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Boston Breakers folding the NWSL’s fault

Photo+of+the+Boston+Breakers+during+the+2017+season+courtesy+of+Mike+Gridley%2FISI+Images.
Photo of the Boston Breakers during the 2017 season courtesy of Mike Gridley/ISI Images.

Photo of the Boston Breakers during the 2017 season courtesy of Mike Gridley/ISI Images.

Photo of the Boston Breakers during the 2017 season courtesy of Mike Gridley/ISI Images.

Rachael McKriger, Editor In Chief

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The National Women’s Soccer League is officially back to nine teams.

On Jan. 28, the Boston Breakers announced that they will not compete further in the league, which is entering its sixth season.

The Breakers, owned by Boston Women’s Soccer LLC, could not find the correct amount of funds to participate in the upcoming season, slated to begin in April. Also, the team was barely keeping up with the league minimum for salaries.

Breakers players have found new homes, with a recent dispersal draft sending players to the nine other teams, including the Washington Spirit, Orlando Pride, Houston Dash, Portland Thorns, North Carolina Courage, Utah Royals, Sky Blue FC and the Seattle Reign.

Rose Lavelle going to the Washington Spirit was the biggest move. She joins a young, talented mifield, attacking group including Mallory Pugh, Ashley Hatch and Andi Sullivan.

However, the fall of Boston, one of the first teams in the NWSL, is a devastating occurrence for the league. They aren’t the only team to fold before the start of the season; back in November, FC Kansas City announced their folding.

However, FC Kansas City was replaced by the Utah Royals, who will compete in their first season this year.

Many players from FC Kansas City found a home in Utah, surrounded by their teammates from FC Kansas City. The same fate wasn’t met for the Breakers players, who were dispersed among the various nine teams.

So what could have been done to save the Breakers?

First off, the league should have stepped in further. The NWSL interim commissioner, Amanda Duffy, preaches about the success of the league, but hardly puts in work when a team is at risk of folding. Instead, Duffy just falls back on comments that the league is “excited” about the future of a team in Los Angeles.

But what about the ones that are already part of the league, Amanda?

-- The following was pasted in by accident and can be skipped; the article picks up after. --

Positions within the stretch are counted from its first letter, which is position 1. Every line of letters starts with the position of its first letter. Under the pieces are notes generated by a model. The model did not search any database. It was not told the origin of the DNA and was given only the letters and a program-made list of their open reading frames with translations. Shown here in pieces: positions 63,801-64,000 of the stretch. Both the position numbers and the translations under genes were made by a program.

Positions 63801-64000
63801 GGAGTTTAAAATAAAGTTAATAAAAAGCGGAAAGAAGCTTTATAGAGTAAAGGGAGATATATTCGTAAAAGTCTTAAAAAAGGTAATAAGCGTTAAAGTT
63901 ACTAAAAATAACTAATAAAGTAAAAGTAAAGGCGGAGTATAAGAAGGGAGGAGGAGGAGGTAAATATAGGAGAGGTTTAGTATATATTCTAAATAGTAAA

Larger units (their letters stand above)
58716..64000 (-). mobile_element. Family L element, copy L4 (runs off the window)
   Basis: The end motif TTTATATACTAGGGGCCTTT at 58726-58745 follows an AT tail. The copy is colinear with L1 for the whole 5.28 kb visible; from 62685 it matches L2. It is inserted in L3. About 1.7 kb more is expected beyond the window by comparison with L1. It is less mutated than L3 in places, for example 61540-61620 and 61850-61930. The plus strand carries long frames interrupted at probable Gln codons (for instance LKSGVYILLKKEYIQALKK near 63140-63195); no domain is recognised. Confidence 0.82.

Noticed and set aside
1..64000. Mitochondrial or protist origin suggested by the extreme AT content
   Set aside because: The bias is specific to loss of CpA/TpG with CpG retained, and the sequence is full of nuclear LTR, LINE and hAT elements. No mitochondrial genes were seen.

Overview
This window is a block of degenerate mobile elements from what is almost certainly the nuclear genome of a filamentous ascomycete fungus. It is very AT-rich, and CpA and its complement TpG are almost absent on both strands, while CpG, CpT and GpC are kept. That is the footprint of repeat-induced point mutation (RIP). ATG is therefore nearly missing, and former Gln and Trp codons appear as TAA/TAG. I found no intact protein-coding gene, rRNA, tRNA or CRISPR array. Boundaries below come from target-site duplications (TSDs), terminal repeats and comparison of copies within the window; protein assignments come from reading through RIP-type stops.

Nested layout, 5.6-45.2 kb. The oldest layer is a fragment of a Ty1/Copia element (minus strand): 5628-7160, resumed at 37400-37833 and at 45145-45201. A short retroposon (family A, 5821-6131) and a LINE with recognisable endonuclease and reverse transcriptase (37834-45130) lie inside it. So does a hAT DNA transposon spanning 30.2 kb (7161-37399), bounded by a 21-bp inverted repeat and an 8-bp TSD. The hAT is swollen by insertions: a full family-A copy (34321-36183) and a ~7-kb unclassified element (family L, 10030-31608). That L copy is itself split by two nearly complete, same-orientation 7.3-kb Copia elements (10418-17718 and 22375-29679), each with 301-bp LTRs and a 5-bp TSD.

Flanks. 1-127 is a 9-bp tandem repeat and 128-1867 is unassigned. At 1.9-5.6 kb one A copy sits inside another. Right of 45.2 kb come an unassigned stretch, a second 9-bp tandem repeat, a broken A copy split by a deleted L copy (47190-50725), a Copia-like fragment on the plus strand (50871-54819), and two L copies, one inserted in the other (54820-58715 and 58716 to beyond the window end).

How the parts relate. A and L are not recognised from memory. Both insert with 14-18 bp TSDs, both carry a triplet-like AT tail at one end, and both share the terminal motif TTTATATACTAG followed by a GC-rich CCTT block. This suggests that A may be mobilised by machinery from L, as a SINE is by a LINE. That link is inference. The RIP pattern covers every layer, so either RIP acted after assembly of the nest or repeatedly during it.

The Breakers demise is also the fault of former players as well – especially United States Women’s National Team players.

These are players that have money, and could have partnered up with each other to buy the team, keep it afloat and have it compete until they could find a permanent owner.

Yet, when the team folds, former players are the first to call out the league, offer their “condolences” to the team and then completely ignore it later on.

Boston isn’t necessarily a “soccer town;” the city is mainly focused on the New England Patriots of the NFL, the Boston Red Sox of the MLB and the Boston Celtics of the NBA. Even Boston-based MLS team, the New England Revolution, doesn’t get enough spotlight.

The Revolution are owned by Robert Kraft, the same man that owns the Patriots. With pockets as deep as his, it makes me wonder why he couldn’t come in and purchase the Breakers.

One thing that needs to happen in U.S. Soccer is the combined effort of MLS teams working with NWSL teams. There are teams that have MLS partnerships, i.e. the Houston Dash/Houston Dynamo and Orlando Pride/Orlando City SC. There is even a partnership between North Carolina FC, a USL second-tier division team, and the North Carolina Courage.

So why won’t Kraft jump shift to the Breakers and get another team under his belt?

Kraft loves winning, and that’s something that the Breakers haven’t done. However, with the roster that the team would have had – with Angela Salem, Allysha Chapman, Megan Oyster, Lavelle, Abby Smith and Adriana Leon – there is no way the Breakers wouldn’t have made the playoffs.

In the end, the NWSL will lose yet another team while hopeless promises of a Los Angeles expansion team plague the league.

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About the Writer
Rachael McKriger, Editor In Chief
In her senior year of college, Rachael McKriger is serving her second consecutive term as Editor-In-Chief of the California Times in the 2017-18 school year. In addition to being Editor-In-Chief, McKriger also serves as a writer (mainly in sports) and photographer. McKriger also writes outside of the Cal Times, as she’s a sports journalist for...
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Boston Breakers folding the NWSL’s fault